Sometimes I wonder if the Olympic Games of Ancient Greece weren’t perhaps much better than the Games of today. I wonder if Zeus and his illegitimate son Heracles (Hercules is the Roman name for the Greek demi-god Heracles) would be amused at how we have continued to emulate their sports.
Of course, today things are a lot safer as the competitors do not go into serious combat, or compete in chariot racing. Sports that are considered dangerous today include the shot-put and the javelin and even in these disciplines you will not be aiming at your opponent. Fencing comes close, but even then, no blood is drawn.
So despite which you may prefer – the original Olympics or the modern Games – both create larger-than-life heroes who will be remembered long after we are gone. Michael Johnson, Carl Lewis, Michael Phelps, Kirstie Coventry and Josia Thugwane may all have competed in different disciplines, but they excelled with flying colours and in turn earned their places in the history books for their exceptional contribution to their sport.
That was then, and now that the 2012 edition is here, there will obviously be new names to add to the Olympic Hall of Fame. SA’s athletes, including marathon champion Rene Kalmer, Caster Semenya and the female national soccer team, Banyana Banyana, will be vying for as many medals as possible.
During the 2010 World Cup, we saw a number of TV shows that were modelled around the event. So, with the games taking over our normal TV schedules, some changes to programming should be expected.
For instance, SABC2 will move the Sotho News and Bophelo keSemphego to 8.30pm and 9pm respectively. This should create enough room for SABC2’s live transmission of the Olympic Games’ Opening Ceremony at 9.30pm on Friday. Though we haven’t seen it yet, I am sure we’ll all be enthralled by the display the Brits will put on.
As there’s already been an outcry about renowned musicians such as Elton John and Robbie Williams not being included in the line-up for the Opening Ceremony, we know the showcase will not be as good as ours was for the World Cup. Apparently anyone who performed at the diamond jubilee for Queen Elizabeth was not considered for this gig. So we will be seeing a lot of new blood, including the likes of new sensation, Emeli Sande.
For those who want some serious history about the Olympics, the ESPN documentary Olympia is a good place to start. The focus is on the 1936 Olympics which took place in Berlin, in Nazi Germany. We see the cultural and sporting landscape of that era as influenced by the politics of the time.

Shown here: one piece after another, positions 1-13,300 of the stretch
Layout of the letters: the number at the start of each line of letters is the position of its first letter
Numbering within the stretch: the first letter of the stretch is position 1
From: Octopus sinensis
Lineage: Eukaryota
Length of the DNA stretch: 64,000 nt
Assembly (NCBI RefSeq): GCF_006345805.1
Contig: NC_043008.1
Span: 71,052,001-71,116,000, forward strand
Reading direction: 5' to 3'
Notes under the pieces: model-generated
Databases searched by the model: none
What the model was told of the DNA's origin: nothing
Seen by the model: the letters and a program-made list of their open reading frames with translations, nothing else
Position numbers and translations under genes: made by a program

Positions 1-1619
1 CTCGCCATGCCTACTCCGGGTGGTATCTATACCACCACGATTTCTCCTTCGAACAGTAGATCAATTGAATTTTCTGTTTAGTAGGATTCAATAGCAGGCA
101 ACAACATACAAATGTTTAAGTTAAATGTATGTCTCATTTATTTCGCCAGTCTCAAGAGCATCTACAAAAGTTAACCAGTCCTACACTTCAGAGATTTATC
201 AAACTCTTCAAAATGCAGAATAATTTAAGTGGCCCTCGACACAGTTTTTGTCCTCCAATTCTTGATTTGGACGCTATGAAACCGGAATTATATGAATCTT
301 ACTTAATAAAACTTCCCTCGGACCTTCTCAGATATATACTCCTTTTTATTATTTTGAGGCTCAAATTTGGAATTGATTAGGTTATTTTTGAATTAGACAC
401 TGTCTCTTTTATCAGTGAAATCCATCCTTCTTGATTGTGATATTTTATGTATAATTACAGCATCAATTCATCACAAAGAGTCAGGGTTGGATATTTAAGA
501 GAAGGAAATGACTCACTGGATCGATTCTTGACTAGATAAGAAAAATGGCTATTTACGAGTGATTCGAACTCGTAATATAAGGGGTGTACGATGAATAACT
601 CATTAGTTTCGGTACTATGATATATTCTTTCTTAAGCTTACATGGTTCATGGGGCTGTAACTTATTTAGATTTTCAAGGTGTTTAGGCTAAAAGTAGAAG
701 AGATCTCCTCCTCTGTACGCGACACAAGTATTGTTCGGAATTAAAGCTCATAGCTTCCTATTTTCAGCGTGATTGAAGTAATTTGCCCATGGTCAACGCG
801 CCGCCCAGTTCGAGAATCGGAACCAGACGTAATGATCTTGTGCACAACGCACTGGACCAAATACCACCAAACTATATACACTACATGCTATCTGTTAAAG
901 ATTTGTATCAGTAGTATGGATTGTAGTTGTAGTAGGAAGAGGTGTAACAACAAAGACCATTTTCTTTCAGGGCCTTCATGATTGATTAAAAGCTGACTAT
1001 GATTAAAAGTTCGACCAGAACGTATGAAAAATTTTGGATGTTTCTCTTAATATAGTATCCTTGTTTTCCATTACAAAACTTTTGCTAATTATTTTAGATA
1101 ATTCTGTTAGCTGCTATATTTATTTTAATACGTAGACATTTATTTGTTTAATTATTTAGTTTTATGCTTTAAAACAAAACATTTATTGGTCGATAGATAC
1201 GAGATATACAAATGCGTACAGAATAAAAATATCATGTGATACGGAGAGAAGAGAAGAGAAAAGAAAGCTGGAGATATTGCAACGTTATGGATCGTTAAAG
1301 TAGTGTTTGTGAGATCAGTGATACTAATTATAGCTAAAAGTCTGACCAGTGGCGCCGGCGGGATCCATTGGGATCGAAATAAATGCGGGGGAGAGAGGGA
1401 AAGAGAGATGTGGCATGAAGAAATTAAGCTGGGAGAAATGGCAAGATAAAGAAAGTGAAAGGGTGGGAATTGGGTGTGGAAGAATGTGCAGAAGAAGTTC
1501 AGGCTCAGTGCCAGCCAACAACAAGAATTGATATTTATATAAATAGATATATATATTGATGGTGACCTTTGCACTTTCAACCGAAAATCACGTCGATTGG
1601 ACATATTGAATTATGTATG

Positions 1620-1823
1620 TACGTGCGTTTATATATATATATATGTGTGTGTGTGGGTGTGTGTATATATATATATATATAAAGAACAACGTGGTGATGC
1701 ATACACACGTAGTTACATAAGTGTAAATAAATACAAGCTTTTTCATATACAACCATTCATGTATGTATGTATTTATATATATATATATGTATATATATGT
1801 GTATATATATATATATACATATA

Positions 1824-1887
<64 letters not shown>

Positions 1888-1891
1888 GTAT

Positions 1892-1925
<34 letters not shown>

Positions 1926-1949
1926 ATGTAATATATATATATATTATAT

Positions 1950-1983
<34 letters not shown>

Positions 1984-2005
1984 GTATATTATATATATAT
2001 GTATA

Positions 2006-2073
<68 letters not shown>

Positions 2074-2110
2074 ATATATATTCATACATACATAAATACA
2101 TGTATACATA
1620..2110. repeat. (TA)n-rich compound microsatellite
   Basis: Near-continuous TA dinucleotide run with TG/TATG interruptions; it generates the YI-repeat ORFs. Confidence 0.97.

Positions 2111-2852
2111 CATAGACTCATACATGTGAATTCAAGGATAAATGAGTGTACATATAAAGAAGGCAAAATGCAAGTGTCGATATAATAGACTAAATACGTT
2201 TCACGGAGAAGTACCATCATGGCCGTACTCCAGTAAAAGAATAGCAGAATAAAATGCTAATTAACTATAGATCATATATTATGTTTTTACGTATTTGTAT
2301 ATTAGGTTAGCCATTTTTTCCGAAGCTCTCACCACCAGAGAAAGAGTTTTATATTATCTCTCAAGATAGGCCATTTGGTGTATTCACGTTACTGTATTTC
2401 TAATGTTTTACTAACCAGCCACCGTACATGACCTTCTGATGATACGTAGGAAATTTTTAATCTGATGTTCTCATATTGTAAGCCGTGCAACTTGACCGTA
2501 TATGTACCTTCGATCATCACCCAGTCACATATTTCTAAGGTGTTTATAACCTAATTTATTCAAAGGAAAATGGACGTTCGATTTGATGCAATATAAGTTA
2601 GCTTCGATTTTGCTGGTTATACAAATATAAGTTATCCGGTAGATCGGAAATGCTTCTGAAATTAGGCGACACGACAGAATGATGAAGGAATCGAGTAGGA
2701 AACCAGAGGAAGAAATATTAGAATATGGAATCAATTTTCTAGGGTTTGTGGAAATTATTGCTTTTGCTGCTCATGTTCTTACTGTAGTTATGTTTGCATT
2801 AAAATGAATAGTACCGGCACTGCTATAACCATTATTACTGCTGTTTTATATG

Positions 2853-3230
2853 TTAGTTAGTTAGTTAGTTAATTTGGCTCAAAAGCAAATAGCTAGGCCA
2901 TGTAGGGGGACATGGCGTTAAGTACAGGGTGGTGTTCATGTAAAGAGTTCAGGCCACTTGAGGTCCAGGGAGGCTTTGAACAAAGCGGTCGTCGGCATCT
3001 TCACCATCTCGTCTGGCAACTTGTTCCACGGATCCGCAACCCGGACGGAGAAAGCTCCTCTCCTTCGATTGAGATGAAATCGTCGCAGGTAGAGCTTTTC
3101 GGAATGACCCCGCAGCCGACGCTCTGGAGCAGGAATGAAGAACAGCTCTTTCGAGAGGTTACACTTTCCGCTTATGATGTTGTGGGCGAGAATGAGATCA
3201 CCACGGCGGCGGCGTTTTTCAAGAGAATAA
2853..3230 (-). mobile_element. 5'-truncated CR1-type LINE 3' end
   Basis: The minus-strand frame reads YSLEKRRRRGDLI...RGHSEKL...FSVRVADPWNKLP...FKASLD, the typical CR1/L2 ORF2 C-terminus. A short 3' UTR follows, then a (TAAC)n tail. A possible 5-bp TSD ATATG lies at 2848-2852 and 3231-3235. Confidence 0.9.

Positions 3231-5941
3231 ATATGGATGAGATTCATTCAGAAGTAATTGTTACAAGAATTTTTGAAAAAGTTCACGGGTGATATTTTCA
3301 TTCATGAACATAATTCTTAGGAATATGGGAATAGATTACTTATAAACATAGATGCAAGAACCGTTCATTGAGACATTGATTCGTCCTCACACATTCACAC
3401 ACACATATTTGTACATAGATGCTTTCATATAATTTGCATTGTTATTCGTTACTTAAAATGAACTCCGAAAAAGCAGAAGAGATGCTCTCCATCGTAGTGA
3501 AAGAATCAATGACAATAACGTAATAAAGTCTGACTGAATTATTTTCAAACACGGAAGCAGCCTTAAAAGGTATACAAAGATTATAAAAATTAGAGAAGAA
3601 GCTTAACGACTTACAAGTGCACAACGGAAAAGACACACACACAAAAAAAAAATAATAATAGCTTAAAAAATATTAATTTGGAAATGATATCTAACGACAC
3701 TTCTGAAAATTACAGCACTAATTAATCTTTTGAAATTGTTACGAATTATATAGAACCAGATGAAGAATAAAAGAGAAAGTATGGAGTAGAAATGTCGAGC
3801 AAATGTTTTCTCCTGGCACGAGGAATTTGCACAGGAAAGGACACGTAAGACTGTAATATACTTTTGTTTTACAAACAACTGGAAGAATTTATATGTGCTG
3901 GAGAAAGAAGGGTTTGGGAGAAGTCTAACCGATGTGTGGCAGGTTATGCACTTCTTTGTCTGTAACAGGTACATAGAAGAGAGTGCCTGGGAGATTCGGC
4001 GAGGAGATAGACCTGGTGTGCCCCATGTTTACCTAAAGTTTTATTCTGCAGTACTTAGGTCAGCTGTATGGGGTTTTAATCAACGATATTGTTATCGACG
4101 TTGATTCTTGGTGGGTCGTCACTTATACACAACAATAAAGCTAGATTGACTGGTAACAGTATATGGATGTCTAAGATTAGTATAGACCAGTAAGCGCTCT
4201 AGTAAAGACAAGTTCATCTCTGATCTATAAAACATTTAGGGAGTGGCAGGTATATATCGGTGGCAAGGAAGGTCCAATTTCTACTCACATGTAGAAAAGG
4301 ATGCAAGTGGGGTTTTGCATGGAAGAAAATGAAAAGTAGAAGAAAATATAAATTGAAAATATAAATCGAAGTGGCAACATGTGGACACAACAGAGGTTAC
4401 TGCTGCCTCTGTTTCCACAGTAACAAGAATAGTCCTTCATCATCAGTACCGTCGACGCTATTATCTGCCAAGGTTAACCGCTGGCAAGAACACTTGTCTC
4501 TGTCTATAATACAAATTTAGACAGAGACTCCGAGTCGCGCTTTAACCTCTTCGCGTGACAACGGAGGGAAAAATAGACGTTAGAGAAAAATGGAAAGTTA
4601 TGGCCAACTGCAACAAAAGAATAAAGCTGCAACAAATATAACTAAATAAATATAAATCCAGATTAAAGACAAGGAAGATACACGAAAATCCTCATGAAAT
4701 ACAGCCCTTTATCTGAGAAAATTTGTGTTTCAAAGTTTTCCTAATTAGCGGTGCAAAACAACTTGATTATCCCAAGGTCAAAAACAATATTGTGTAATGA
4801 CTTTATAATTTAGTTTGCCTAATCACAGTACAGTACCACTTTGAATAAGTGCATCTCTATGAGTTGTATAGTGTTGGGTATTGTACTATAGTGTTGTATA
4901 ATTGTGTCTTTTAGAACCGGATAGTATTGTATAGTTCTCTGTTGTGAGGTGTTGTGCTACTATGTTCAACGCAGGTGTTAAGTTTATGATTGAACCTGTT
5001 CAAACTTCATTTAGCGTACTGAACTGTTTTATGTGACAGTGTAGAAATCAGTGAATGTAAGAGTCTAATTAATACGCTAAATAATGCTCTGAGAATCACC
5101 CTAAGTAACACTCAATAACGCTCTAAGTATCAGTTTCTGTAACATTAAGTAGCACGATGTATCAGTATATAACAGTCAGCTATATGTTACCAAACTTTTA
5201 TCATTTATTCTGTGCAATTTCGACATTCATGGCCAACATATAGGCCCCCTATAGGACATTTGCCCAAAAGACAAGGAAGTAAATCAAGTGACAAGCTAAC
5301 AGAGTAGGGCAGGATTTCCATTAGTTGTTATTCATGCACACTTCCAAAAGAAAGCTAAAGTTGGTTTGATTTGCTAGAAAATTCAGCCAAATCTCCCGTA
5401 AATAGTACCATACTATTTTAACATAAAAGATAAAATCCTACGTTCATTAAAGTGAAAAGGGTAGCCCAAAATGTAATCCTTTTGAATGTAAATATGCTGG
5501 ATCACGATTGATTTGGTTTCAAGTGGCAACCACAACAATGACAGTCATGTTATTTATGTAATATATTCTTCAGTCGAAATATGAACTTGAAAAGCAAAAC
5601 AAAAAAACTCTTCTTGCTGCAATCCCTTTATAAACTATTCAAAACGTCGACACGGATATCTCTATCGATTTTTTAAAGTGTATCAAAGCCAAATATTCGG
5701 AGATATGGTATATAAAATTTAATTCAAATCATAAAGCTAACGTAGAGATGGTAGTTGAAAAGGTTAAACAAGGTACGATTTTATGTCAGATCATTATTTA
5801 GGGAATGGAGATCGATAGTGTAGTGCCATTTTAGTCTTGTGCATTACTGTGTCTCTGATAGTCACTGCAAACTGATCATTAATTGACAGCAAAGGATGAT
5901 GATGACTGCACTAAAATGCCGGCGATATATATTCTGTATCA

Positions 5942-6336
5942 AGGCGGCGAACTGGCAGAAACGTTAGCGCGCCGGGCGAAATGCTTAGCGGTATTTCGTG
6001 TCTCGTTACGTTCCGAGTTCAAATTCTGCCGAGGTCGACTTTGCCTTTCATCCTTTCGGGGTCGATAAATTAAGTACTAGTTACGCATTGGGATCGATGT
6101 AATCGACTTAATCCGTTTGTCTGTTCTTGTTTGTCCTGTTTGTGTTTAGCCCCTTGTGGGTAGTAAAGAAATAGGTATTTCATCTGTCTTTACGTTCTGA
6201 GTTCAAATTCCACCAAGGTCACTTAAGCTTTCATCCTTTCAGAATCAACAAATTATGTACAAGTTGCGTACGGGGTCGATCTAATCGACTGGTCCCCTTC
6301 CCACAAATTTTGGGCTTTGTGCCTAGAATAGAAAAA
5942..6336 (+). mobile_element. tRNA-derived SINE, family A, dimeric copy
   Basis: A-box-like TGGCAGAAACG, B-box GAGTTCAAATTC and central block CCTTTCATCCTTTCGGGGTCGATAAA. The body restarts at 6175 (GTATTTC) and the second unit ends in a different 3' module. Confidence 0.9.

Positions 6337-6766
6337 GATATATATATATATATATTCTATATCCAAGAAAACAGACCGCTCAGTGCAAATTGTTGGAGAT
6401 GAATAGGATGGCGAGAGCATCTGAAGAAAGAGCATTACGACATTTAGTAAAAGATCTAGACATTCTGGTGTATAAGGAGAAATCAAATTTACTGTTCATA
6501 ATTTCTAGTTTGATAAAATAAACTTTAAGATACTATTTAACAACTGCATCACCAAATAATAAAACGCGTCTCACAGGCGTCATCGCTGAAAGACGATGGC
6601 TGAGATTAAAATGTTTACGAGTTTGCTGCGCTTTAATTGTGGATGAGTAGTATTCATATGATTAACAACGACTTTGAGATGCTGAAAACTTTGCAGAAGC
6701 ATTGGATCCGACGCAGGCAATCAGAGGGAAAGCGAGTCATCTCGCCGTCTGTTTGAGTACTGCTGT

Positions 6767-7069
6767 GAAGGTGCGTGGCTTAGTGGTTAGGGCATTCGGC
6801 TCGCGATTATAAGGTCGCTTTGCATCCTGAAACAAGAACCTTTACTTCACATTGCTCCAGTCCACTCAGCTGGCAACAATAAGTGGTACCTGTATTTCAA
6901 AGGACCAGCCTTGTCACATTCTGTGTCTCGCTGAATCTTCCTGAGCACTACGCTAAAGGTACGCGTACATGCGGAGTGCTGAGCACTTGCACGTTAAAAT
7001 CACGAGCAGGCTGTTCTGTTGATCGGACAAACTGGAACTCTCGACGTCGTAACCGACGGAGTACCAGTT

The film was made by the esteemed director Leni Riefenstahl and was hailed by many critics, including Time magazine, as “one of the 100 greatest films of all time”. The assessment was based on the fact that Riefenstahl was experimenting with revolutionary filming techniques such as extreme close-ups, tracking rails which “ran” with athletes and unique camera angles.
Four of the episodes for this documentary have already screened, but the final one will air tonight at 7pm on ESPN (DStv channel 231).
If that’s not enough for you, BBC Entertainment will bring you Going For Gold: The ’48 Games, which is about how two men from different backgrounds triumphed despite various challenges at the 1948 London Olympics. Zoom in on a war-torn Britain barely getting back on its feet after losing most of its resources in WWII.
The country’s resilience and desire to win is illustrated by Bert Bushnell and Richard Dicke Burnell, who fought to keep their Olympic dreams alive. They were experts in the double-sculling event, but only started working together six weeks before the Games began. This meant they had to overcome their personal differences to work as a team.
Going For Gold: The ’48 Games is re-enacted by Matt Smith (Bushnell) and Sam Hoare (Burnell) who do a sterling job in taking us back to an era when times were hard. Going For Gold: The ’48 Games airs on Monday at 8pm on BBC Entertainment (DStv channel 120).
A little closer, Trace Sports has some fantastic shows we can relate to. In Untold Stories on Sunday at 10.30pm, the channel chats to South African swimmer Natalie du Toit and BMX superstar, Sifiso Nhlapo.
Nhlapo talks about how he was unhappy being a finalist at the Beijing 2008 Olympics. He hints the experience only prepared him for his second chance at the London Games.
Du Toit has been winning so she doesn’t share the same history as Nhlapo, but they do share the zeal to win gold for South Africa. On Untold we see her training and she shares the story of her life.
This is the stuff real movies should be made of.
Still on Trace, Up Close with Yelena Isinbayela (9.30pm) introduces us to the guru of pole vaulting who is the current world record holder for the sport.
Isinbayela will also be at the Olympics, probably looking at shocking us with another world record.
On August 8 at 9.30pm we will see 200m track champion Allyson Felix training in California for the London Games. Up Close will get her to talk about her love for Arsenal FC and Mexican food.
Look out for the Sexiest Female Athletes (August 11 at 10.30pm) and Sexiest Male Athletes (August 4 at 10.30pm). This is for those who are obviously not into sport. Also, look out for a new show, Sporty News London Special, which will air six times a day at unspecified times.
Supersport fans will be happy to know there’s a lot in store for them, like 24-hour coverage of the eight channels that will be available to the mobile Drifta devices as well.
The Opening and Closing ceremonies will be beamed live with highlights for the duration of the event. Also, a new HD channel was launched specifically for the Games. Two new shows, London Calling, a breakfast show, and Mind The Gap, a daily 15-minute highlights show, are among other things to expect.
Info at www.supersport.com/ Olympics.
Let the games begin.